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"When swine flu hit the population it spiked in certain areas and tapered off in neighboring regions, it hits hardest where people have least protection and this pattern is more pronounced (here)"

Apparently incidences of murder spreads in a similar pattern to infectious diseases such as swine flu according to a 26-year study of the city of Newark, New Jersey (summary).


It would be interesting to hear your opinions, but some interesting questions I would like to ask are:

  1. To what extent could murder and the epidemiology infectious disease patterns resemble each other?

  2. what factors could you suggest may lead to their apparent similarities?

  3. Given that murder could be modeled as an infectious disease could we apply epidemiological interventions to murder?

share|improve this question
Seems like murder would be a weird disease. maybe its like cancer, everyone is a carrier for murder- we all have it. It would break out at a rate modulated by environmental conditions. some might claim you wouldn't have to actually model the individual experiences, but others would expect it. – shigeta Dec 2 '13 at 7:02
Interesting! I was thinking along the lines of "if you kill my gang-member I will kill yours" and it spreads like that, coupled with desensitization to murder as more of it occurs nearby - but these kind of discussions are what I was hoping to spark :) – hello_there_andy Dec 2 '13 at 8:40
maybe in very small circles you could model it as a meme like disease, but I'm not sure it would model a statistical number of murders. Sociological and policy factors are still probably more likely to model crime in general - just my opinion... but not without its proponents.… – shigeta Dec 2 '13 at 13:57
While it's probably possible to create an epidemiological model that mimics the spread of murders, it would be ethically dangerous territory to study in a controlled way to get a dataset that points to causes (and not correlations). – Thomas Ingalls Dec 6 '13 at 17:36
@ThomasIngalls That objection is also true for infectious diseases, which is why we model in the first place. – Fomite Jan 13 '14 at 21:52
up vote 9 down vote accepted

Disclaimer: I'm an infectious disease modeler, and generally pretty skeptical of "We modeled X like an outbreak!" claims, because many are just an exercise in curve fitting.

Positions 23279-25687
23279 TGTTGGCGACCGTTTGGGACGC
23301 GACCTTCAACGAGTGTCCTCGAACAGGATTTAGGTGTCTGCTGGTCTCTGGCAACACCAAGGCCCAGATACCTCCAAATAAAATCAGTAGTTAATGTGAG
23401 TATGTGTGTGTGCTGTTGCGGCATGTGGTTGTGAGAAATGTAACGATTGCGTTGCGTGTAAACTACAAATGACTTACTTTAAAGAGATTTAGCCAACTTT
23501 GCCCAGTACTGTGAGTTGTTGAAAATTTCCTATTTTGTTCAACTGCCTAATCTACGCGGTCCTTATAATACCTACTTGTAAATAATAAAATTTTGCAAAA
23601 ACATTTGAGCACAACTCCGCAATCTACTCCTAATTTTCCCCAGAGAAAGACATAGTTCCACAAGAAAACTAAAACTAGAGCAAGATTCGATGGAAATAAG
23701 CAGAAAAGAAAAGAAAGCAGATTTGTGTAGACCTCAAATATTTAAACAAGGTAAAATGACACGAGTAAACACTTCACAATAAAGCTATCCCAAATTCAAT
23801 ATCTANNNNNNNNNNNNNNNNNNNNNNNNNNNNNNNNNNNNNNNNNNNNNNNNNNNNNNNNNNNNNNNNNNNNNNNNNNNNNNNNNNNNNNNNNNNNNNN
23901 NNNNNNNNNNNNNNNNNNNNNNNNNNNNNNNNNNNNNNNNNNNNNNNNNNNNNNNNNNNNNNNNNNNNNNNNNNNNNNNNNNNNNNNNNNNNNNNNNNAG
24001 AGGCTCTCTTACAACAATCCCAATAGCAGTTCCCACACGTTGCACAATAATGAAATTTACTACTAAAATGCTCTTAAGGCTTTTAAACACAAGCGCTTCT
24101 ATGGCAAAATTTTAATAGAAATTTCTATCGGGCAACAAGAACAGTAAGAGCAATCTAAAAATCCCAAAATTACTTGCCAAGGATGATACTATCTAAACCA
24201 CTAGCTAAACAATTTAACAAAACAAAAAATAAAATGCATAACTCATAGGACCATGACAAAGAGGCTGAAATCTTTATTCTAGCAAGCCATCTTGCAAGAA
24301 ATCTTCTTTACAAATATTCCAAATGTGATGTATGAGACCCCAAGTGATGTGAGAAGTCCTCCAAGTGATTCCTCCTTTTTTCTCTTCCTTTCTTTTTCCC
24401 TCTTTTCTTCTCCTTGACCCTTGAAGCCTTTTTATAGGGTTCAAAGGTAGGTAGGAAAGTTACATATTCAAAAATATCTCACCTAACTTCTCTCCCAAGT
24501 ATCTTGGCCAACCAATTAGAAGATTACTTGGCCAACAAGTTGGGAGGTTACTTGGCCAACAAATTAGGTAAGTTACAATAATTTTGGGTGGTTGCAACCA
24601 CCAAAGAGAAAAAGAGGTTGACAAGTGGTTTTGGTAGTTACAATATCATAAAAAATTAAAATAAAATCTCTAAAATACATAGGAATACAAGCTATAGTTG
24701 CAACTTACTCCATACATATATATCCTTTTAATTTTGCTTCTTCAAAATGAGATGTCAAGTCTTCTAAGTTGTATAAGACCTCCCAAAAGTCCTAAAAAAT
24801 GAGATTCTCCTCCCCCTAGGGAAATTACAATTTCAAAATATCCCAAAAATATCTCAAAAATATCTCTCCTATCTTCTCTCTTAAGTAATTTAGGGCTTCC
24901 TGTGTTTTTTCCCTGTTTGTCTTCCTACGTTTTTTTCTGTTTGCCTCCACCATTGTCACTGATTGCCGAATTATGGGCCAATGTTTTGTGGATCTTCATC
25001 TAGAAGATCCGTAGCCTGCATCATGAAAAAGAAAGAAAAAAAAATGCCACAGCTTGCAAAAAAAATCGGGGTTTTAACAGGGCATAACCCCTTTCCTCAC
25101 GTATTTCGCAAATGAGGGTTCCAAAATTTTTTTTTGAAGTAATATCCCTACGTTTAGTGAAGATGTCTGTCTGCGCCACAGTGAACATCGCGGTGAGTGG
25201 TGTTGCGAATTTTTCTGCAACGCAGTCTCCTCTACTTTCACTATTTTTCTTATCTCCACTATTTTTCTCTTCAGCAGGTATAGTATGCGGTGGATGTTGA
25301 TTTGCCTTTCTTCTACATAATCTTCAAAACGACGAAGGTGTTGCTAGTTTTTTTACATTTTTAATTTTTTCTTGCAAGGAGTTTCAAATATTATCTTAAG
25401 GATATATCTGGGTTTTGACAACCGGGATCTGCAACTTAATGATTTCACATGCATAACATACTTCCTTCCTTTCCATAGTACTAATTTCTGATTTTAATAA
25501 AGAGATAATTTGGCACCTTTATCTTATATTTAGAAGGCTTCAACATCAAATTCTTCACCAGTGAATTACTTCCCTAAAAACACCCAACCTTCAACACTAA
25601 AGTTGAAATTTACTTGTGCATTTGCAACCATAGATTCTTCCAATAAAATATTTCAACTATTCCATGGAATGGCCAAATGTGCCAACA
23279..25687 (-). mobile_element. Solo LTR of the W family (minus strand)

Given that, the answer is both "Yes" and "No".

"No": Murder as an act really isn't transmissible, and if its not transmissible, it can't be modeled as an infectious disease.

"Yes": It is probably possible to model some things in the same way we model infectious diseases, because the underlying causes of murder may be somewhat 'transmissible'. Certain behaviors, cascading effects (if one family member is incarcerated it increases the likelihood that other members of that family will be incarcerated) etc. might give crime "disease-like" properties.

That's probably largely driven by underlying social networks and the like, which are also important to infectious diseases. But then you have a problem in reasoning. For example, did murder "spread" along a social network, or did we merely sample a group of people with a shared underlying cause (for example, poverty, membership in gangs, etc.)

It's probably useful to model some of these things, but it's more useful, in my mind, to model them as their own process, rather than trying to shoehorn them into being like a disease.

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Also, pretty much all areas of modeling borrow heavily from each other such that it is quite possible to have components of a model that look very like components of another, but for very different reasons. – Chinmay Kanchi Jan 15 '14 at 21:21

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